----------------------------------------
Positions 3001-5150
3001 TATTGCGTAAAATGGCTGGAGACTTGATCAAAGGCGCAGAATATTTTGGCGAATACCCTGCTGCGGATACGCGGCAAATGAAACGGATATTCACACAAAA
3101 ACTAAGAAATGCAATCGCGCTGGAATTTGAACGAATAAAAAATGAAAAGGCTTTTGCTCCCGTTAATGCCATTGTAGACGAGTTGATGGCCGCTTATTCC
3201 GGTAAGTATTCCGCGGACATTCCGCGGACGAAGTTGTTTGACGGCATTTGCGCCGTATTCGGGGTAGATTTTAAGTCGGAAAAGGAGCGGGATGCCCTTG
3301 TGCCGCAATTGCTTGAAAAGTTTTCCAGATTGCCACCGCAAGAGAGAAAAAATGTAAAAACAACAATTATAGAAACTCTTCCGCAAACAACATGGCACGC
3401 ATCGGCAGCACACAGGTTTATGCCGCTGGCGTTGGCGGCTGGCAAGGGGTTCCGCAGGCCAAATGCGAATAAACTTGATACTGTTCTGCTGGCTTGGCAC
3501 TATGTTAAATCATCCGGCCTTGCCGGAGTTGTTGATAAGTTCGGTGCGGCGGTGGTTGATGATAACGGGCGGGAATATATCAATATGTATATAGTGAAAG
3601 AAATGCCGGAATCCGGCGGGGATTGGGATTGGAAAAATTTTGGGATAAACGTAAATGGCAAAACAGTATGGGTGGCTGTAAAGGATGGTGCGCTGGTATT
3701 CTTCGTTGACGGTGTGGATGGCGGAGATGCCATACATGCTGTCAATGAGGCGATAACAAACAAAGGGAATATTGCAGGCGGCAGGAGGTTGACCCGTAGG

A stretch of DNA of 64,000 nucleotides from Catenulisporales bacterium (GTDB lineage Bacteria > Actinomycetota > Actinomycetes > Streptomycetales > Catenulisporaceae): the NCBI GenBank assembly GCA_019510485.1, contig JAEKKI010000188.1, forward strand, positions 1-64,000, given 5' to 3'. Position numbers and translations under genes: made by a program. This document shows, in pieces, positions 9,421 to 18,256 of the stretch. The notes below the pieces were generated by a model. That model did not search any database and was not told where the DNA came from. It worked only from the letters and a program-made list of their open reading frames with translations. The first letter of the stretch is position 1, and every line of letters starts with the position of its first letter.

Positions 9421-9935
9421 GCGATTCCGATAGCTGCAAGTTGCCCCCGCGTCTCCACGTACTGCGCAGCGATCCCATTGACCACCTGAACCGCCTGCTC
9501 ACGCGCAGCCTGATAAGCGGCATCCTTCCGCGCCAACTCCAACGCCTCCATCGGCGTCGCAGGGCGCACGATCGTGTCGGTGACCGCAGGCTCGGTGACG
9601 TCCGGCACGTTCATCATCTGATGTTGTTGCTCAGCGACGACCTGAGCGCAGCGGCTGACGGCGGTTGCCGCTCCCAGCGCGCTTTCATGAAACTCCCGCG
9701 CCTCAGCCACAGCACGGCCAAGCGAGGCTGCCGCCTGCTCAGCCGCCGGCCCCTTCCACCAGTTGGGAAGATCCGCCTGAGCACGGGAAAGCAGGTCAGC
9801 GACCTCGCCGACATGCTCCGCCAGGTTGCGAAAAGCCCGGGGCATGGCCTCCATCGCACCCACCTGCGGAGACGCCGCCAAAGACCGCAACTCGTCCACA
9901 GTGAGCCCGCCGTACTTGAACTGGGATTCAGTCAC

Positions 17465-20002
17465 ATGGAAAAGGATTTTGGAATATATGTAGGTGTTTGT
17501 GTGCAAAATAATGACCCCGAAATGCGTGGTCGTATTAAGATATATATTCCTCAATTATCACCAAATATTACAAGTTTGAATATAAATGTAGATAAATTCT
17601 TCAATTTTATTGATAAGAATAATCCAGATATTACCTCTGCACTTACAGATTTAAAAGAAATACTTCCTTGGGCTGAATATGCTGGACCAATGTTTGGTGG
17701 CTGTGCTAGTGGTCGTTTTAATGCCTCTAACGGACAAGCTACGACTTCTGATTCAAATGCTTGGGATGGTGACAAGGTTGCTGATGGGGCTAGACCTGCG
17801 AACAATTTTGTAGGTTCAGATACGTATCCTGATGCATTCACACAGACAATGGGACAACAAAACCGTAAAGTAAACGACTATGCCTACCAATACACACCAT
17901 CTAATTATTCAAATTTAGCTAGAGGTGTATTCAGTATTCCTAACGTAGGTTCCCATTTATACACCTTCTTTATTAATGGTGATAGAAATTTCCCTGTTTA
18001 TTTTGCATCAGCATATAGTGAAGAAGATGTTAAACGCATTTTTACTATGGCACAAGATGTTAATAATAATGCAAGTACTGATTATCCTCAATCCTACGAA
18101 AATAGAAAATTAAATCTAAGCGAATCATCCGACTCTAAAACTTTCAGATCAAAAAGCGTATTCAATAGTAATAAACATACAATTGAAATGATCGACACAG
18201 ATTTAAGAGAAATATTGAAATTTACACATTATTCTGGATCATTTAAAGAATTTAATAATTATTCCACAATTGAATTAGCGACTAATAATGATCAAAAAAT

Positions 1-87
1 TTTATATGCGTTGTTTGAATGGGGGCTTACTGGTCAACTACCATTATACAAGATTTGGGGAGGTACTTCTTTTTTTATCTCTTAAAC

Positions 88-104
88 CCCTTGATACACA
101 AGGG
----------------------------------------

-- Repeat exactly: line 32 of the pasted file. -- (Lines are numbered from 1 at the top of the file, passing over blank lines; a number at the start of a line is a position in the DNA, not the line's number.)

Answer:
101 AGGG